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Ferrari outlines its electrification strategy

Prancing Horse brand will launch 15 models by 2026 – and first BEV in 2025

17 Jun 2022

ITALY’S famous red-car brand is going green! The Maranello-based brand will invest €4.4 billion ($A6.6b) to develop new battery-electric and hybrid models that will make up 60 per cent of its line-up by 2026, the firm’s CEO Benedetto Vigna announced this week.


GoAuto recently reported that Ferrari was expected to make an announcement that would outline the company’s (rather belated) shift toward electrification and it duly happened at an investor briefing at the firm’s headquarters in Italy this week.


Indeed, Mr Vigna confirmed Ferrari would launch its first battery-electric vehicle (BEV) in 2025 and predicted that BEVs and hybrids should make up 80 per cent of Ferrari's sales by 2030.


Whereas Ferrari expected BEVs to make up five per cent of sales in 2025, that figure will rise to 40 per cent in 2030. Hybrid models should rise to 55 per cenbt of sales in 2025, before slipping to 40 per cent in 2030.


Mr Vigna also confirmed that the Prancing Horse would expand its Maranello facilities to, apart from producing new EVs, develop electric motors, inverters and battery modules.


However, to save many, Ferrari will outsource non-core components and not develop an operating system for EVs. This is quite a bold move on the part of the Italian marque, because Tesla and Mercedes-Benz assert that proprietary operating systems are critical to managing wireless upgrades and collecting data on drivers’ habits and preferences.


"I will never build a Ferrari operating system, I would be foolish," Mr Vigna told investors. "You have to focus on the areas where you can be the best."


Mr Vigna, who joined Ferrari from chipmaker STMicroelectronics last year, has restructured several of the firm’s divisions (including product development) to streamline decision-making. Bloomberg reports that he hired trusted tech executives from his former employer and partnered with Qualcomm to work on more digitalised car cockpits.


What’s more, Ferrari is working with a quartet of partners in Europe and Asia on battery components to research the next generation of high energy density solid state batteries.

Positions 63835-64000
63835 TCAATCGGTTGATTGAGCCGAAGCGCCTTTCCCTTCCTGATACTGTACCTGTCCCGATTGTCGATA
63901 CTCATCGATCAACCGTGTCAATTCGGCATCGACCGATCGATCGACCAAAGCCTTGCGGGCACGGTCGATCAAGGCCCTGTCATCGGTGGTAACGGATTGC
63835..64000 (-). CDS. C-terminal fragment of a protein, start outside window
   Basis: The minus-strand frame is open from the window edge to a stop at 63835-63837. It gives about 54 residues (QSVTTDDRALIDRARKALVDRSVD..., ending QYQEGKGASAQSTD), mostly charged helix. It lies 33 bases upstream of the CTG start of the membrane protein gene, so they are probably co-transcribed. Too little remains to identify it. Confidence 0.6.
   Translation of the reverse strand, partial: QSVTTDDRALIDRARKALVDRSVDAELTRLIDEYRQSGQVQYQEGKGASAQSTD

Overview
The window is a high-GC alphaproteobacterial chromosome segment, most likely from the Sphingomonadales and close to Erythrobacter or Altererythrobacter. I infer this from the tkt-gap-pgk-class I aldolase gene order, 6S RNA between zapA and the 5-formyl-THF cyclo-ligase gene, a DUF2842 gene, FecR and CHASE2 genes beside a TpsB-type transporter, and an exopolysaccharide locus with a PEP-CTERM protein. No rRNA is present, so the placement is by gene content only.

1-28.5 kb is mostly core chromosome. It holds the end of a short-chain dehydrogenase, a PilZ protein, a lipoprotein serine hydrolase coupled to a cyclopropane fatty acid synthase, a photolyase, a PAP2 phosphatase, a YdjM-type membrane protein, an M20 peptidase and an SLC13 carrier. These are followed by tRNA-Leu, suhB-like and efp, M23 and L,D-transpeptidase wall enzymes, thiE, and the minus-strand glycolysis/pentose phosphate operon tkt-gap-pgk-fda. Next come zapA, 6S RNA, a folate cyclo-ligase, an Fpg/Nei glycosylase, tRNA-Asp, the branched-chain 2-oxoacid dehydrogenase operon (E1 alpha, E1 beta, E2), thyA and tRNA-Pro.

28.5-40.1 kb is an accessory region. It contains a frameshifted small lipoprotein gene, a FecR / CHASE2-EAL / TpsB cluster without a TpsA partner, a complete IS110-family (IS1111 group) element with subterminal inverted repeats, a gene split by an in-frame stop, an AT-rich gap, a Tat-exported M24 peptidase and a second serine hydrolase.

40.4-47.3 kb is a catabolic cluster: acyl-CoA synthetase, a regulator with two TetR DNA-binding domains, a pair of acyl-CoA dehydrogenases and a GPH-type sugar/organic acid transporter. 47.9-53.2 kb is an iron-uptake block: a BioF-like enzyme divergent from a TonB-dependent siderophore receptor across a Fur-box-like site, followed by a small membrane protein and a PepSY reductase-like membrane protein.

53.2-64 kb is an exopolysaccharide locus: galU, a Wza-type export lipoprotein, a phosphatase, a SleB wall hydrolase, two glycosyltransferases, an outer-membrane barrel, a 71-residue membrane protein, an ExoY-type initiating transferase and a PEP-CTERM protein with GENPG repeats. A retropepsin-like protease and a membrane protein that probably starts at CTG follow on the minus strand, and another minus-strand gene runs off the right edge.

Some commentators have questioned whether all-electric and hybrid Ferraris will evoke the same kind of passion as their ICE precursors have, but the Maranello-based marque said its EVs would leverage the company’s racing know-how to ensure they stand out when it comes to “engine power density, weight, sound and driving emotions.”


"Everything we do will always focus on being distinctively Ferrari," the firm’s chairman John Elkann said. Electrification "will allow us to make even more unique cars."


Although Ferrari’s profit margins are enviable, its stock has underperformed recently, partly due to investor concern about the costs associated with rapid electrification.


Ferrari vowed its EV investments wouldn’t come at the expensive of profitability… The company predicts adjusted EBITDA of as much as €2.7 billion ($A4b) in 2026, up from about €1.5 billion ($A2.2b) last year and targets a nine per cent compounded annual growth rate.


Meanwhile, the Purosangue SUV will be launched in three months’ time; Ferrari’s head of sales, Enrico Galliera, said the firm had been “overwhelmed” by early demand for the SUV, but would always remain mindful of keeping the exclusive cachet of the brand. 


“Ferrari will always deliver one car less than the market demands,” Mr Vigna said, evoking the famous motto of company founder Enzo Ferrari.

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